The start of a UN-brokered dialogue last week between President Bingu wa Mutharika and his extra-parliamentary opposition has done little to ease the difficulties facing the ailing and increasingly inflexible 77-year-old president.
Mutharika is part-way through his second, and constitutionally final, presidential term, and in poor health – he has prostate cancer and a serious but apparently related liver ailment. Widespread discontent over a tottering economy, surging consumer prices, declining public governance standards, and increasing intolerance by the ruling Democratic Progressive Party (DPP) to growing public criticism, exploded into public protests on 20 July 2011. Unusually brutal police reaction left 19 dead and hundreds injured, and forced human rights activists into hiding (see Vol 29 No 20).
Mutharika responded by purging the DPP and the Malawi Defence Force (MDF) of what he viewed as elements sympathetic to the protesters. But when he attempted to do the same thing to his Cabinet on 19 August 2011 (see Vol 29 No 21), he met with unexpected resistance. This appears to have been, in part, due to ministers’ unhappiness at Mutharika’s secondary motive for the reshuffle: strengthening the hand of his brother, Peter Mutharika, who Mutharika intends will stand as the DPP candidate in the 2014 presidential elections. Mutharika angrily dissolved the entire Cabinet and is currently ruling by decree.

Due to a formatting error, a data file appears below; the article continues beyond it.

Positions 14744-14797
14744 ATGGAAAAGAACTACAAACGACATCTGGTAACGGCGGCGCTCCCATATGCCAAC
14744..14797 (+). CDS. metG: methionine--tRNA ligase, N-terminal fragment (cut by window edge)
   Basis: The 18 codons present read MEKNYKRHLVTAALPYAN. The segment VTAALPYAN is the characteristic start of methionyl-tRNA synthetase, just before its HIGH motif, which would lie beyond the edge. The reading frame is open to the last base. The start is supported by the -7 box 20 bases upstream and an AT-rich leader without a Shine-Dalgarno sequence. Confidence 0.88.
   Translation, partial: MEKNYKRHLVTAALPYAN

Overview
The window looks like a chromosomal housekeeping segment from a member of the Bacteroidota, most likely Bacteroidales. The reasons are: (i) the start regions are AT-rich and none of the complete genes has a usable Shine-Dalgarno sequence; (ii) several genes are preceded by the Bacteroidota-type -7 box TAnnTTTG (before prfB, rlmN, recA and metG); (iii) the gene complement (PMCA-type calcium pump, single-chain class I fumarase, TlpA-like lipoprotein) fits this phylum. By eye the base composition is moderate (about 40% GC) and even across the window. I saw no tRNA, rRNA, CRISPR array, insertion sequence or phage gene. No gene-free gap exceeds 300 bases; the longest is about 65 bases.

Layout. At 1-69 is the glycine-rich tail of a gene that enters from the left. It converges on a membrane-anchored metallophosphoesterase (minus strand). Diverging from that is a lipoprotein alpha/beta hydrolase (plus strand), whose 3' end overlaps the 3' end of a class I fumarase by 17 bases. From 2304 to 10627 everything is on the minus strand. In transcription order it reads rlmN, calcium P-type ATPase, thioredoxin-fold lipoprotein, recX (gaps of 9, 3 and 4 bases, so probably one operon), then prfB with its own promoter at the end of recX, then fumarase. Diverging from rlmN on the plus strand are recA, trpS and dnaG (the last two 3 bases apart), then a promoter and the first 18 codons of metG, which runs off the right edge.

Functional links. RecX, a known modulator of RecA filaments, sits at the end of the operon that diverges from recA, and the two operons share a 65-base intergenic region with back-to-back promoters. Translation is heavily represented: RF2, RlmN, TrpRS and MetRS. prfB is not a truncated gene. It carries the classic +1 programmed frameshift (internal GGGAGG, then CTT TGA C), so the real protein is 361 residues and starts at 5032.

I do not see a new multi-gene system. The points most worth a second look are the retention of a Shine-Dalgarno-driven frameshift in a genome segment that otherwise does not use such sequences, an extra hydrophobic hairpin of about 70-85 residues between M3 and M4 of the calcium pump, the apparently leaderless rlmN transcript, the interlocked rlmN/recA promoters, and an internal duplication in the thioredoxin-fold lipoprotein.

This situation is not expected to last, but is fuelling tensions already running high in the government and the DPP before popular discontent exploded into protests in July.
Mutharika’s clumsy reorganisation of the upper ranks of the MDF following the protests has added to his problems. The reorganisation was intended to side-line MDF commander General Mark Chiziko and to remove senior officers Mutharika believed were unhappy with his harsh repression of the July protests. Instead it has triggered murmurs of dissatisfaction among middle ranking officers.
The dialogue with opposition representatives removed the immediate threat of further protests, providing Mutharika with a rare ray of sunlight in an extremely gloomy landscape.
Nationwide vigils at churches and mosques, postponed last month at the urging of a UN mediation team under UN political affairs department representative João Honwana, are now scheduled for 21 September 2011. Opposition groupings say they are going ahead despite the start of the UN-brokered dialogue last week (25 August 2011).
Apparently keen to divide his extra-parliamentary opposition, Mutharika has packed his Presidential Contact and Dialogue Group (PCDG) with Muslim and Christian clerics.